Ivan nodded. “ Oh, yes.” He felt in the pockets of his flimsy coat, already badly soiled and torn. “ She tied up my wrist with this. I’d slipped and cut it.”
He pulled out a stained square of gauzy material, and Peter took it, his interest quickening. It was a handkerchief. He did not know whether it was Judy’s; he did not recognise it. But in the corner, in blue, was worked a “ J ”.
Sam Ravenloe had watched them. “There could be lots of people with that initial, Peter.”
“ I know, Sam.”
Peter knew he was being warned to guard against hoping too much, when perhaps no cause for hope existed.
They were a little way from the farthermost limits of the half-hidden streets and buildings when a man’s voice, calling, sounded far ahead. Ivan stopped; joy lit his face.
“ It’s uncle !”
He sprang away through the alien trees, light and quick. They followed, and Peter emerged into one of the rare clear spaces to find an elderly man standing with his arms tightly round Ivan’s shoulders. He was not tall and looked fragile. Hatless, his hair — thin, though golden as the boy’s — was swept straight back. His face was mild, soft in its contours like a woman’s. He turned to them and his eyes expressed gratitude.
“ Thanks for looking after the boy.”
The voice was quiet and that of a well educated man. Peter’s first impression was not belied. The man told how he had returned to search for the boy and had not gone far away feeling he might return. He introduced himself as Richard Symes, said he had held a position in the City College of Science, and confessed that he had seen no young woman in any way answering to the description Peter gave.
“ The College is intact,” he said, “ except for one wing, where these things rooted on an upper arch and have brought down part of the roof.” He gestured at the surrounding plants. “ They’re strange, you know, and their growing processes are by no means similar to those of Earth vegetation. We found that out in the early weeks, though we could do nothing.”
“ How long has it been?” Peter asked.
“Since they first appeared? Over three weeks, I make it. They grow fast, though not exceptionally so, compared with some of our more thriving species — as, for example, the larger funguses. They seem to be a somewhat parallel type, but much larger. The spores, which are supposed to have floated out of space, may have come from some planet many times the bulk of Earth.” He paused, smiling very slightly with an apologetic air. “ Sorry. You’ll not want a lecture. . . . But they naturally interest me. Apart from what I have mentioned, they may have other — differences.”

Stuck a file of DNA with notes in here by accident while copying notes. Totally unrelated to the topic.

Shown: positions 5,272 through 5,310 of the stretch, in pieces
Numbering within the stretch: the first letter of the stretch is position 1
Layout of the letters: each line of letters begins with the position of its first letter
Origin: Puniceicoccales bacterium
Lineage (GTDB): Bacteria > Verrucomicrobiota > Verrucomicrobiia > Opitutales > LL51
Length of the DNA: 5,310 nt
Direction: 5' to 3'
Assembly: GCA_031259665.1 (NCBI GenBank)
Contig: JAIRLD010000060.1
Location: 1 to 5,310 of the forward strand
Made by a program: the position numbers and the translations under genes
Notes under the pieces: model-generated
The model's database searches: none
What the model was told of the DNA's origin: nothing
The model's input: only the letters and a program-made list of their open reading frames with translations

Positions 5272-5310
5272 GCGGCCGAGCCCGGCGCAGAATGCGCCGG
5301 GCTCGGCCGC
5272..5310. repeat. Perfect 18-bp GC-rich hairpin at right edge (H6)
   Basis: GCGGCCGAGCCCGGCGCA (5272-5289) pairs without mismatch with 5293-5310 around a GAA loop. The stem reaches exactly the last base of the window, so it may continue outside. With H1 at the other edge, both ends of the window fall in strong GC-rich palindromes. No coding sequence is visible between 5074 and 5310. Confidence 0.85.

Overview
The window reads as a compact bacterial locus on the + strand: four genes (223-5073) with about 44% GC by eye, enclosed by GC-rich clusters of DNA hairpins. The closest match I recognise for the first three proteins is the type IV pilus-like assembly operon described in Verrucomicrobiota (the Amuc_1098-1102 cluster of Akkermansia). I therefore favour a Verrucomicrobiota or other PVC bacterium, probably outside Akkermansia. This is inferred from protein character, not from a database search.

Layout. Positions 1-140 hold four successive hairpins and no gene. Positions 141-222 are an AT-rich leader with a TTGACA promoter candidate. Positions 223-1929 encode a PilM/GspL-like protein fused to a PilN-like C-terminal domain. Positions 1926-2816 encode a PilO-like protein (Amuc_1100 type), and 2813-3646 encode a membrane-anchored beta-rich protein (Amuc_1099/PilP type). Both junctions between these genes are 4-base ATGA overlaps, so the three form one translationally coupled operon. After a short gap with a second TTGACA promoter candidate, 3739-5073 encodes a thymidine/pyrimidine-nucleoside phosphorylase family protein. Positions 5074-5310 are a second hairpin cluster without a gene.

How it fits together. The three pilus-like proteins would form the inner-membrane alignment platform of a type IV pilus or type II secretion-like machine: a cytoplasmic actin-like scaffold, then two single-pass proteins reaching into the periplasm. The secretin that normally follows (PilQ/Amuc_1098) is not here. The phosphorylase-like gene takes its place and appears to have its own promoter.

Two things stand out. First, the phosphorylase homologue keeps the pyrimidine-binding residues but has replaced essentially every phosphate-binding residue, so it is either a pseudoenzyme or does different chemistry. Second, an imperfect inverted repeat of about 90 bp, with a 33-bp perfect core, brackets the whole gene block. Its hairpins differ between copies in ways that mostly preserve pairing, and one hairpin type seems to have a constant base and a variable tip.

Peter noted the odd tone that had come into Richard Symes’s voice. “Such as ?” he prompted.
“ Oh, it’s difficult to say.”
He was silent, as if reluctant to speak. Peter recalled the bulbous swelling he had seen and a new unease crept slowly into his mind.
“You mean they may have characteristics that we don’t normally see in plants?” he said.
Symes gave him a keen glance; the mild eyes held a curious expression.
“ In brief, yes. Even our native plants vary a lot in size, shape, method of propagation, and other ways. There are suggestions — suggestions only, mind — that these alien plants may be one partner in the pair making up a — a symbiosis"
Peter felt that every word, spoken with such reluctance, underlined and emphasised his own fears. “ What type of organism do you suppose would complete the pair, if there is a symbiosis?” he asked thinly.
“ It is not possible to say.”
No, Peter thought, it was not possible to say. The alien trees were of unknown origin. No one could predict the lines along which they had developed, or in what manner their cycle of growth would be completed.
They camped that night on the slope of the hills, and Richard Symes told them how curiosity had changed to panic, and panic developed into chaos. Nations had been taken unawares, and their elaborately balanced civilisations shattered. Roads were covered and cities paralysed by the greygreen tide. It had happened almost before anyone realised how serious the threat was. He told them, too, of the empty College of Science, and that he hoped some time to return there to continue his work.
Peter thought of what he had been told as he lay gazing up at a single star that showed between overhanging fronds. Richard Symes had a keen intellect and no lack of determination, despite his mild exterior. That he had expressed himself so forcefully proved how strongly he felt their situation.
The star went from view. A light breeze stirred among the alien trees, and on it came a thin, high-pitched sound like the chirp of a cricket. Peter sat up, listening. The sound went on, a quick, short sharp chirruping. It might have been a bird — but the sound did not fit . . . rather it resembled a grasshopper’s call. . . . No, Peter thought, not even that. Instead, it was a strange sound, which he could ascribe to nothing which he knew.